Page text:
I’ve been thinking about Jerry Weinberg’s writing over the last few days, since his passing moved many including myself to words in his honour.
His words inspired me.
I know that I’ve dipped into the pages of The Secrets of Consulting many times over the years. I should probably, in the near future, take time to refresh my memory of the excellent advice that I know that tome contains. And I know there are many other books of Jerry’s that are worth reading or re-reading.
However, of all Jerry’s writing, there is one book that stands out to me. I was moved to write about it back in 2007 in a now defunct blog. Fortunately I have an extract of the text.
I introduced my post with a a reference to a picture of a beautiful stone wall in my back yard. Whilst I’ve lost the original photo, here is a fresh one of the same wall:
And here’s what I wrote:
What a beautiful stone wall! My family is now lucky enough to have this wall in our back yard. The bloke who built it is obviously a master of his craft.
What does our wall have to do with writing? The answer is to be found in Weinberg on Writing, a thought-provoking book about how to write using the metaphor of building a fieldstone wall.
Jerry Weinberg addresses the problem of writer’s block by showing how metaphorical stones can be continually collected. Each stone may or may not end up as part of a published work. The process of collecting stones typically contributes to ongoing work on a number of potential finished books, articles, reports or even blog entries. The trick is to always be ready to write. Carry a pen and notebook everywhere so that ideas can be readily captured. Later on the stones can be organised, perhaps eventually being crafted together in a finished wall to be admired. Or perhaps not. Stones may be thrown away during the editing process.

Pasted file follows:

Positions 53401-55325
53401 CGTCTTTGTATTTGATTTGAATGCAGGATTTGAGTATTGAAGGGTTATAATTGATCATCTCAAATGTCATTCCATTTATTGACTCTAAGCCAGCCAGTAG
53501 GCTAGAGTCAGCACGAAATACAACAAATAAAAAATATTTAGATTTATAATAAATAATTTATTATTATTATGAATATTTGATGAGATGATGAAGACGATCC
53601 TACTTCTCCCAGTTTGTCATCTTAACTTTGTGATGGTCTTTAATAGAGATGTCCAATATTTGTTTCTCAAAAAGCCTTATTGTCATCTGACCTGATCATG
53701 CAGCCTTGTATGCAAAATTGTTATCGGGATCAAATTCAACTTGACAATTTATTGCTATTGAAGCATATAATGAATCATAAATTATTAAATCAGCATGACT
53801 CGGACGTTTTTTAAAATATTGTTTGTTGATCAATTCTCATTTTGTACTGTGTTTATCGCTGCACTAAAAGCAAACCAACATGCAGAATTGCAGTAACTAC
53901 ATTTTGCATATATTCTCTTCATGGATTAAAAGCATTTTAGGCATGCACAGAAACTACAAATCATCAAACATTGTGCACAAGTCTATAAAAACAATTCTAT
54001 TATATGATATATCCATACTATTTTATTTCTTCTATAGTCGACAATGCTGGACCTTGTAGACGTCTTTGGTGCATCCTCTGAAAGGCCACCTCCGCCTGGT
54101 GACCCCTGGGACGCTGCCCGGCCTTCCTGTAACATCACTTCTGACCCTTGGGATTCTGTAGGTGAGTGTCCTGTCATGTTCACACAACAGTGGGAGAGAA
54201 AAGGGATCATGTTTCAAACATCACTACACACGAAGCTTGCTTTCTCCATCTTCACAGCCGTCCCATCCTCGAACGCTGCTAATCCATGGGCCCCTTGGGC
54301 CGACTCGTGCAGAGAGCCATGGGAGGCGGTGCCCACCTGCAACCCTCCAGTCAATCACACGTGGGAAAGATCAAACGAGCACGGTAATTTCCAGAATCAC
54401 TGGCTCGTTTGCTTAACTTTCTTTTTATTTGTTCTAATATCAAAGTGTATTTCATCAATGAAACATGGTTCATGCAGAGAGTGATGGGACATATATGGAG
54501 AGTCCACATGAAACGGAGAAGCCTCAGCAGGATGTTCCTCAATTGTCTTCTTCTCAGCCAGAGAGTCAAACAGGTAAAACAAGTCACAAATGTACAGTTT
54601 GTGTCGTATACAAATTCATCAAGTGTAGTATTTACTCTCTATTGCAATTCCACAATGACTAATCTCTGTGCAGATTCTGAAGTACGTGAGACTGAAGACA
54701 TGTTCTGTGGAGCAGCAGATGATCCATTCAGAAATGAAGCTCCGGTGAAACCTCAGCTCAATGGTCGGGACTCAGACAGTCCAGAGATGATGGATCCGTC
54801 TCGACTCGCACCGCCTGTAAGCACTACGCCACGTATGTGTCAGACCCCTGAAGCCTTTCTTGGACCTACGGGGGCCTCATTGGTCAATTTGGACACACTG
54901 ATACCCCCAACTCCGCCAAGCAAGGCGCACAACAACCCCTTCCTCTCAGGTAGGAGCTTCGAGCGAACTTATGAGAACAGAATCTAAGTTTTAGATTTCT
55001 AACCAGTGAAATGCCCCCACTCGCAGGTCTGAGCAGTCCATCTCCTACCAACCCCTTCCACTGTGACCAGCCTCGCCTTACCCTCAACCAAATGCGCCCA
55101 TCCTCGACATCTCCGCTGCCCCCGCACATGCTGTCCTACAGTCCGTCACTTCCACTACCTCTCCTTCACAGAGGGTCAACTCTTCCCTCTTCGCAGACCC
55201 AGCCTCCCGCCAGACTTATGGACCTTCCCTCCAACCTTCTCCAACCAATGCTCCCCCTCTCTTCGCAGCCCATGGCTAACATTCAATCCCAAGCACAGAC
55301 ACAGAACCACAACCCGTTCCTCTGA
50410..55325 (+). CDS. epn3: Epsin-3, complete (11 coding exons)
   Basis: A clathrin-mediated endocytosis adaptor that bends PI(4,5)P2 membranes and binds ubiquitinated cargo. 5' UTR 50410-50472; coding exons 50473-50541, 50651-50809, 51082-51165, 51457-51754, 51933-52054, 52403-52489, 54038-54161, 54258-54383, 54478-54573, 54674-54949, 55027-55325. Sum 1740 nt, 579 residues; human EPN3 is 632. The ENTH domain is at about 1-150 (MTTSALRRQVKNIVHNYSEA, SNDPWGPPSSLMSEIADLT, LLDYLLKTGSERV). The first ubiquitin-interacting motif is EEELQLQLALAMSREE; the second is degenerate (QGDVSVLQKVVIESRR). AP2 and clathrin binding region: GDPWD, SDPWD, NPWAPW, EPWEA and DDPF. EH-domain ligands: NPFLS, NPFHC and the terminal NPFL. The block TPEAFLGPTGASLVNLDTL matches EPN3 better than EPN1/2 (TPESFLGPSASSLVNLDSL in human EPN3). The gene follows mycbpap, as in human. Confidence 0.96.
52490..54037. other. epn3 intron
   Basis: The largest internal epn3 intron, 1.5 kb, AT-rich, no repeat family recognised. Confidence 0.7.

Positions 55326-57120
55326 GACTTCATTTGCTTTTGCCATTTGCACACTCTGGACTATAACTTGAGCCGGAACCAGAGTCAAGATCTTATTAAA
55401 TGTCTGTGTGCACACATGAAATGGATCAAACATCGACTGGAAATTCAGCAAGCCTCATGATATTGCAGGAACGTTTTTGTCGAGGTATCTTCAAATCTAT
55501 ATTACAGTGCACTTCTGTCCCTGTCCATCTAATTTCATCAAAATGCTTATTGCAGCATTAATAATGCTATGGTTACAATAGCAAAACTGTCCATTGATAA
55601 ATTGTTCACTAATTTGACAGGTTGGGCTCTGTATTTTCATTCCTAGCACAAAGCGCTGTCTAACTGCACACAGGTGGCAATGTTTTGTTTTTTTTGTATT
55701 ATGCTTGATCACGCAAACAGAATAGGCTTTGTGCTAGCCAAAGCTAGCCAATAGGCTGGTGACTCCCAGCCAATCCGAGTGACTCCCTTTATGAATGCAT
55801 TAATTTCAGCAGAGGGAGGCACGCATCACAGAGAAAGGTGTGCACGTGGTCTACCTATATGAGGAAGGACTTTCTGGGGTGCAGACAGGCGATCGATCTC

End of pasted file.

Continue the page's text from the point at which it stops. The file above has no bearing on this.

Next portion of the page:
I think the Fieldstone Method employs a useful metaphor that keeps the writer productive. Of the many lessons in this book worth heeding my favourite is Jerry’s first: “Never attempt to write something you don’t care about”. After all, a fine stone wall is built by a master craftsman with passion. Writing should be similar.
Although I never met Jerry, that’s the lasting impression I have of him. Passion poured from the pages he wrote.
The software development community is very fortunate that Jerry has left such a wonderful written legacy. If you have a thirst for learning from a pioneer of a people-oriented approach to programming about topics ranging from consulting, becoming a technical leader, systems thinking, testing, exploring requirements and, of course, writing, amongst many others, I thoroughly recommend reading his books.
Jerry may be gone but his words will live on.
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